Security

What Happens When Software Companies Are Liable For Security Vulnerabilities? (techbeacon.com) 221

mikeatTB shares an article from TechRepublic: Software engineers have largely failed at security. Even with the move toward more agile development and DevOps, vulnerabilities continue to take off... Things have been this way for decades, but the status quo might soon be rocked as software takes an increasingly starring role in an expanding range of products whose failure could result in bodily harm and even death. Anything less than such a threat might not be able to budge software engineers into taking greater security precautions. While agile and DevOps are belatedly taking on the problems of creating secure software, the original Agile Manifesto did not acknowledge the threat of vulnerabilities as a problem, but focused on "working software [as] the primary measure of progress..."

"People are doing exactly what they are being incentivized to do," says Joshua Corman, director of the Cyber Statecraft Initiative for the Atlantic Council and a founder of the Rugged Manifesto, a riff on the original Agile Manifesto with a skew toward security. "There is no software liability and there is no standard of care or 'building code' for software, so as a result, there are security holes in your [products] that are allowing attackers to compromise you over and over." Instead, almost every software program comes with a disclaimer to dodge liability for issues caused by the software. End-User License Agreements (EULAs) have been the primary way that software makers have escaped liability for vulnerabilities for the past three decades. Experts see that changing, however.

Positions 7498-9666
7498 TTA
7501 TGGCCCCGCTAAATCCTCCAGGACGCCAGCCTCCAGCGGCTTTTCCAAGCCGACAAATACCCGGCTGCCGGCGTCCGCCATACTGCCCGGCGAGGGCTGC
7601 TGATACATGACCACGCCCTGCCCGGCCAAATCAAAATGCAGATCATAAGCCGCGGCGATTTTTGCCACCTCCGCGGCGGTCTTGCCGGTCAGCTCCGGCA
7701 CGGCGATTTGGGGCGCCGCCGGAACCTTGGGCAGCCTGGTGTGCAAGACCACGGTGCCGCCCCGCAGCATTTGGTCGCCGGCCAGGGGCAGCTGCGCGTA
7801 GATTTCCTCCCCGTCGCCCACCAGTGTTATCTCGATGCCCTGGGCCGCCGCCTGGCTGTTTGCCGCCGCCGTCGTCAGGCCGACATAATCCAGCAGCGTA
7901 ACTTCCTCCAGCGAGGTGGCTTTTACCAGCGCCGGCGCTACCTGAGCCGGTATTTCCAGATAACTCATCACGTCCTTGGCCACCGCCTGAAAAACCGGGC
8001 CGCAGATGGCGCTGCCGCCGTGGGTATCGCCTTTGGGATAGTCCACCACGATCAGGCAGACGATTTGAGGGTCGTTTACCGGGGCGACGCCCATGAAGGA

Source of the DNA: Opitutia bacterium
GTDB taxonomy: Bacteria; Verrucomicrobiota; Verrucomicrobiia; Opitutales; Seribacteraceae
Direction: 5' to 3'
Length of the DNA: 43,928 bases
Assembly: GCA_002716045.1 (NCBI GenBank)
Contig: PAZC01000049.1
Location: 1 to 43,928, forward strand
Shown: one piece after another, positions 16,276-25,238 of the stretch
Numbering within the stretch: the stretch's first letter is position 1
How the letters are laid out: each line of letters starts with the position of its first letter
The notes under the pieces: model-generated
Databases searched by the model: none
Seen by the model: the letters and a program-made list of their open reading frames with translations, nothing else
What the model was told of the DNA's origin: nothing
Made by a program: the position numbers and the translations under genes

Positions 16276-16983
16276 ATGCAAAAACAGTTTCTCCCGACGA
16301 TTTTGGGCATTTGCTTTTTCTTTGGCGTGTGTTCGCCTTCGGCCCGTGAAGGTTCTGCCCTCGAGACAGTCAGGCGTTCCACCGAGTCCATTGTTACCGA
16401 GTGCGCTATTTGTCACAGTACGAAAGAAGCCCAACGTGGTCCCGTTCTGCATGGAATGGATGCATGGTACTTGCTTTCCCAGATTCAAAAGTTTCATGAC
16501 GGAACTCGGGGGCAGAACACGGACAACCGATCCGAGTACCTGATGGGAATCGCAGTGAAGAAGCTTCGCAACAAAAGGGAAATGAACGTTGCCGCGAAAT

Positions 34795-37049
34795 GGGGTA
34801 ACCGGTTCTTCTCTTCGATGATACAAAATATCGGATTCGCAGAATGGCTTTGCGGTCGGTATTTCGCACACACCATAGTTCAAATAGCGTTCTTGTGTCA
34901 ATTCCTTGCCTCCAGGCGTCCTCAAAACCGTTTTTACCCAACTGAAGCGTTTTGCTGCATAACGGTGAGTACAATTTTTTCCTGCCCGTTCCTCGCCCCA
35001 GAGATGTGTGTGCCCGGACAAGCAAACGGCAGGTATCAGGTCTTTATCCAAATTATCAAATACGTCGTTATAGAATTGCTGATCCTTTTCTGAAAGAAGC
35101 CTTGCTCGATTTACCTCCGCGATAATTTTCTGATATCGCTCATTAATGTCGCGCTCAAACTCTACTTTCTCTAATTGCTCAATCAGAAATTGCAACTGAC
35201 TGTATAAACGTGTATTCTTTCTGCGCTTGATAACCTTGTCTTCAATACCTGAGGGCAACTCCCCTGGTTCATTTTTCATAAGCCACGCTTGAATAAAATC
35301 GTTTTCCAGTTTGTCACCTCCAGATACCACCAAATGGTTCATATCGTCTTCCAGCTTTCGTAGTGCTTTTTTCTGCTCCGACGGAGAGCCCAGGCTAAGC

The article suggests incentives for security should be built into the development process -- with one security professional warning that in the future, "legal precedent will likely result in companies absorbing the risk of open source code."
Software

Announcing 'build', Auto-Configuration In 1000 Lines Of Makefile (github.com) 103

Christophe de Dinechin created the XL programming language -- and as descubes he's also Slashdot reader #35,093. Today he shares his latest project, a simple makefile-based build system that he's split from ELFE/XL: Most open-source projects use tools such as autoconf and automake. For C and C++ projects, build is a make-based alternative that offers auto-configuration, build logs, colorization, testing and install targets, in about 1000 lines of makefile. A sample makefile looks like this:

BUILD=./
SOURCES=hello.cpp
PRODUCTS=hello.exe
CONFIG= <stdio.h> <iostream> clearenv libm
TESTS=product
include $(BUILD)rules.mk


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